Achalasia is a primary esophageal motility disorder characterized by failure of the lower esophagus to empty normally. The cause is unknown and patients often describe debilitating lifestyles with inability to eat solids or liquids and significant weight loss.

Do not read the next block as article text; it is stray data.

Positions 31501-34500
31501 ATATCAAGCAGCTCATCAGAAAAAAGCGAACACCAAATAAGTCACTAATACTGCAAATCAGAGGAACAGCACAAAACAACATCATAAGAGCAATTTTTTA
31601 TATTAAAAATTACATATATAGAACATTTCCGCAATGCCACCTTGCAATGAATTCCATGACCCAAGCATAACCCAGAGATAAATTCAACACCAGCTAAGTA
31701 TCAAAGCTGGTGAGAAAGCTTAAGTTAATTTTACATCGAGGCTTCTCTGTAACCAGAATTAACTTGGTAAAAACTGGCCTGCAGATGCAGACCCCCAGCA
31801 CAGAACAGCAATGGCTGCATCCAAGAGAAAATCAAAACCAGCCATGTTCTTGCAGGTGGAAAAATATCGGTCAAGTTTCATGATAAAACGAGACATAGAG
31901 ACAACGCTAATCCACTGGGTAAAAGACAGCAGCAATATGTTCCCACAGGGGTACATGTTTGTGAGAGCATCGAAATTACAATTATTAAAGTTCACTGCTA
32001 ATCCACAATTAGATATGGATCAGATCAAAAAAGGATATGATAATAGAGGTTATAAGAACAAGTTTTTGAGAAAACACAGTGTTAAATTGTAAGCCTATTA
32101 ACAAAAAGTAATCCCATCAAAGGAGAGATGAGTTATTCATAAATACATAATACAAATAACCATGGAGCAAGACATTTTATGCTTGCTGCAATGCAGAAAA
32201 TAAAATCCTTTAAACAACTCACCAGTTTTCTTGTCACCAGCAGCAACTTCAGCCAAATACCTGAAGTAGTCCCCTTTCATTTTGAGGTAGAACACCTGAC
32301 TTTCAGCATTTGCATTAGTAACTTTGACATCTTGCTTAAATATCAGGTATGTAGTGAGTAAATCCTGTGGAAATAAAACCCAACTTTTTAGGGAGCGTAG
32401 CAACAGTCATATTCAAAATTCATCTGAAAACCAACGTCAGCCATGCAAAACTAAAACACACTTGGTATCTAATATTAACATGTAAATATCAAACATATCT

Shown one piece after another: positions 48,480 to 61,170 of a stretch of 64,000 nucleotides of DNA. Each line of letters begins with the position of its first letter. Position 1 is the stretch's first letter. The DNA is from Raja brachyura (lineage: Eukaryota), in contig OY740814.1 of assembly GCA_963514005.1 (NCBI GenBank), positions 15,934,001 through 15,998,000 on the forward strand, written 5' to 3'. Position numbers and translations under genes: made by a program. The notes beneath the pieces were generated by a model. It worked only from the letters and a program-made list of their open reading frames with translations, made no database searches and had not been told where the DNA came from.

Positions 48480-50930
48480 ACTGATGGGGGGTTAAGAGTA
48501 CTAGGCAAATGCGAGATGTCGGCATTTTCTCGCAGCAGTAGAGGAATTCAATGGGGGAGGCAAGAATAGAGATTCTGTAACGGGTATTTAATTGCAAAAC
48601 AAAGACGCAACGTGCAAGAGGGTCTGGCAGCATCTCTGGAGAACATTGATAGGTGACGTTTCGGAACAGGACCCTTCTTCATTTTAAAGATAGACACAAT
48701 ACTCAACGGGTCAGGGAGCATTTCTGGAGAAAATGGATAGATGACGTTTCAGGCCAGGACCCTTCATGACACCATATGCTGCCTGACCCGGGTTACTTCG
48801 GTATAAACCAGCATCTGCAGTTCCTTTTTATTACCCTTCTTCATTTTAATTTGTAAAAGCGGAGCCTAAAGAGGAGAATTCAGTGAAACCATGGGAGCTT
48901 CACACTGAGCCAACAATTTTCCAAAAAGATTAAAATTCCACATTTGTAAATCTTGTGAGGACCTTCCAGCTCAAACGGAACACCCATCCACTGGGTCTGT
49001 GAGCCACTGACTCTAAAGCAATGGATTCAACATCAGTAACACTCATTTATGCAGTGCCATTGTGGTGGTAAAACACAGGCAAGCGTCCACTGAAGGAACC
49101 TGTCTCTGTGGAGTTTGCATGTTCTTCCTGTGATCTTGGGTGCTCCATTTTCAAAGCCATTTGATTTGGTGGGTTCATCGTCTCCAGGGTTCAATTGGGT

Treatment is directed at relieving the outflow obstruction caused by failure of the lower esophageal sphincter to relax. Options include Botox injection, balloon dilation, and surgical or Heller myotomy. Botox injection effects are temporary and balloon dilation therapy also has shortened efficacy in younger patients and risks perforating the esophagus, which can be distrastrous. Heller myotomy or dividing the offending esophageal muscle is the gold standard treatment for Achalasia. Surgery used to be performed either through a large abdominal or thoracic incision. Now, Heller myotomy is done minimally invasively using laparoscopy and/or Robotic assisted technology. The results are excellent with average hospital stays of 1-2 days, minimal pain, immediate relief of obstruction, and fast recovery to daily activity and work.